Layers in AutoCAD: How Easy Life Has Gotten!
Ok, so you may or may not have heard of AutoCAD Layers before but if you haven't I guarantee your AutoCAD life is about to get easier. AutoCAD layers are an incredibly powerful tool in AutoCAD. In this article I am going to show you exactly how to use layers to make your AutoCAD work flow easier to manage, easier to organize and more enjoyable!
First of all, the basic concept of layers is really simple. When you drag windows over each other in, well, Windows, you're putting some windows "on top of" other windows. The same thing applies with AutoCAD, except that you have a lot more control over the layers. You can make some of them transparent and can move drawing elements from one layer to another.
A good way to think of layers is to think of them as clear plastic sheet. Imagine drawing on all sheets and being able to remove or lift sheets to reveal only the detail beneath. However, this is only the start of what layers can do, there are things that layers can do that you'd never think of doing with a plastic sheet!
Layers are managed with the Layer Properties Manager button, which looks like a little icon of three sheets of paper stacked one atop the other. Each layer has a color associated with it – this is the color the line segments will show when that object is selected. You can also vary the line type, the weight of the line and lock, unlock or hide layers so that they're out of the way. You can define if a layer is to be printed (you can make layers display that don't print, or ones that print that don't display. This is the first place to check if something didn't print properly!)
OK, here's the first difference: By default, AutoCAD puts your drawing elements on a layer called "0", and sets this as the current layer (you can use the Layers palette to change which layer is "current"). You should immediately make a new layer, and assign it a name. When you're doing a complex drawing, like say a set of building plans to build a boat, label each section and put them into separate layers. This allows you to turn layers on or off (make them visible or invisible) or even shuffle them, to see how things overlap or interact. This is an incredibly powerful tool…but it's only as powerful as you make it out to be.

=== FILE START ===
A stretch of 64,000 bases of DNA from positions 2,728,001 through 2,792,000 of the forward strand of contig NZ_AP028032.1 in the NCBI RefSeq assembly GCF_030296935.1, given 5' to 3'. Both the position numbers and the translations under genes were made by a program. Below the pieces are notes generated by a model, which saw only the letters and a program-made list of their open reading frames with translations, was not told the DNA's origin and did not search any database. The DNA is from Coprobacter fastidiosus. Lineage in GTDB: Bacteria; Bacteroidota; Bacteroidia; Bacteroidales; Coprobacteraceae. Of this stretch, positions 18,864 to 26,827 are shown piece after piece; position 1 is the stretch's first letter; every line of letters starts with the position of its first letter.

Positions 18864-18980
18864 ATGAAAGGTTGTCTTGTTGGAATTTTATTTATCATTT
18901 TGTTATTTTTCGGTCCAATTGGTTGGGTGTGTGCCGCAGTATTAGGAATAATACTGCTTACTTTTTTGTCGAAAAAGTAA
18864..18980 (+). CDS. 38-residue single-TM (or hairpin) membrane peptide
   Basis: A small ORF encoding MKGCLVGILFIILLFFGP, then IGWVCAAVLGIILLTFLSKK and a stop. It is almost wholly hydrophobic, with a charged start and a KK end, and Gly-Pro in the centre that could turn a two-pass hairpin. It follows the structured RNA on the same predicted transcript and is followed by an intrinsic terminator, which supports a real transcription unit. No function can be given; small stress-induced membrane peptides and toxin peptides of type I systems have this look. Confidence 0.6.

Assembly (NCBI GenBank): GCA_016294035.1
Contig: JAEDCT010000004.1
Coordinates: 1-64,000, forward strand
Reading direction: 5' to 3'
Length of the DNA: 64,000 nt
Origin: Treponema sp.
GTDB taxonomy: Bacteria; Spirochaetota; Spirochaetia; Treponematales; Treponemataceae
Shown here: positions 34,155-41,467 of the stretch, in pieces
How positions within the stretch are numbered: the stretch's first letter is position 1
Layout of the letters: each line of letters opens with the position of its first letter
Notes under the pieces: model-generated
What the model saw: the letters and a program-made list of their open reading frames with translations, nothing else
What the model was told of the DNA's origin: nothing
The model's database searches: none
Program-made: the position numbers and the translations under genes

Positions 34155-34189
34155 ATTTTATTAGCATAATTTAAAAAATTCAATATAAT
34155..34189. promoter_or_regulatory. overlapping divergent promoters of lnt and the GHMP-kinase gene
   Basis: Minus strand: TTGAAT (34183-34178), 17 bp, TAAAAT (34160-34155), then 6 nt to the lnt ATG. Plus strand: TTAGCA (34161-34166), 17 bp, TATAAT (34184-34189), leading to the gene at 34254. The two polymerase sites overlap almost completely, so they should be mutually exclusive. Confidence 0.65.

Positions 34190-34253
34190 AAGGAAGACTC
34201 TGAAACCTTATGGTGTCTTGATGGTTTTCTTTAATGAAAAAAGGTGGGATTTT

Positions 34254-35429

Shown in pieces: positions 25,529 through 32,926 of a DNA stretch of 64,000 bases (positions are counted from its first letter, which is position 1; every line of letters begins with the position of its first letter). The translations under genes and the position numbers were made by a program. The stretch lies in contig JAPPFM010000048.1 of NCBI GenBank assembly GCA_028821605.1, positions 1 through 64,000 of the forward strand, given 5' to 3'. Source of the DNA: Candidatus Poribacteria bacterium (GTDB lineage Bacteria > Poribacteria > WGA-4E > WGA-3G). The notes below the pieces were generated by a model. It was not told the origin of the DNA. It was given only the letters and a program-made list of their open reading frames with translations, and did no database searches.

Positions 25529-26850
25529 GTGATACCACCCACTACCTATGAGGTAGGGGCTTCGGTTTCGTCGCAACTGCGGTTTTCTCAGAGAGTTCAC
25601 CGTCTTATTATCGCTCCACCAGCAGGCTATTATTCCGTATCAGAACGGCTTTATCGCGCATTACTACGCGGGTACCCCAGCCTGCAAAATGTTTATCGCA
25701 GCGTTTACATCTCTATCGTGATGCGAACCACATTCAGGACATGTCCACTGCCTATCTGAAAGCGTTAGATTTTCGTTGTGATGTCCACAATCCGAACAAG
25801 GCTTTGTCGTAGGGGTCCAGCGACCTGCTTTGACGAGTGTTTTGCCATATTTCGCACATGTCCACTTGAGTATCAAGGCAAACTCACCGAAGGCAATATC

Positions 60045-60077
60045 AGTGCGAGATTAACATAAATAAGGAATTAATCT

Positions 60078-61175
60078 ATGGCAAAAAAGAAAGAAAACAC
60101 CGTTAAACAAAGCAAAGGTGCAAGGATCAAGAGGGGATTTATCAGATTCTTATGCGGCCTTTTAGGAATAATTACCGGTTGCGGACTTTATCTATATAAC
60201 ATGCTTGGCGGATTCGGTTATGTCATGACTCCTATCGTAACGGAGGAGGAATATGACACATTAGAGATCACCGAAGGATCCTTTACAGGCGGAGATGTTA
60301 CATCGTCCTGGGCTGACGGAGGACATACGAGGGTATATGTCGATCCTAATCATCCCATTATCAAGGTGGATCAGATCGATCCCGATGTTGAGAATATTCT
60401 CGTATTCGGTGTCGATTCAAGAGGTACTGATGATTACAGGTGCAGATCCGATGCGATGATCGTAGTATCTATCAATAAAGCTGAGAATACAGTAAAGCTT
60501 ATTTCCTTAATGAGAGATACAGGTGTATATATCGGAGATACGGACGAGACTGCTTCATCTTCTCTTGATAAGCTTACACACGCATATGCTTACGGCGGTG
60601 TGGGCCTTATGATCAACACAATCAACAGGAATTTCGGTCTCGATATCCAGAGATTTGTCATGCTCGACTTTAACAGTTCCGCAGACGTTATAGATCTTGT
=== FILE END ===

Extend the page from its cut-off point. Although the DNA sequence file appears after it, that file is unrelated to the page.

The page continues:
Here's a second trick you can do to make your layering experience more useful: AutoCAD allows you to group layers together and make "sublayers". If you're doing drawings that have line segments and fills, consider putting the line segments on one layer and the fills on another. This allows you to select a sublayer, hit Ctrl A (select all) and change colors of the fills at once. Do this for all commonly grouped elements, and you'll be able to adjust nearly anything in a blink of an eye. (Nothing in AutoCAD is as tedious as hand selecting a bunch of objects, tweaking them, finding you've missed one, and having to do it over, and over and over again.)
The third and final trick that layers let you do is to move objects between layers. (I can remember the days when this wasn't possible. Life was very much unfun back then.) This is extremely helpful when you add objects to the wrong layer or just want to assign entirely different properties to a group of objects.
So, as you can see from the great time saving features layers can provide, why wouldn't you use it?
Hope this helped you get a grasp on layers. For those of you who are more visual there are two videos below showing you exactly how to use autocad layers.
For more tutorials you can head over to my autocad tutorial hubs or my video tutorials. Other than that, happy AutoCADding.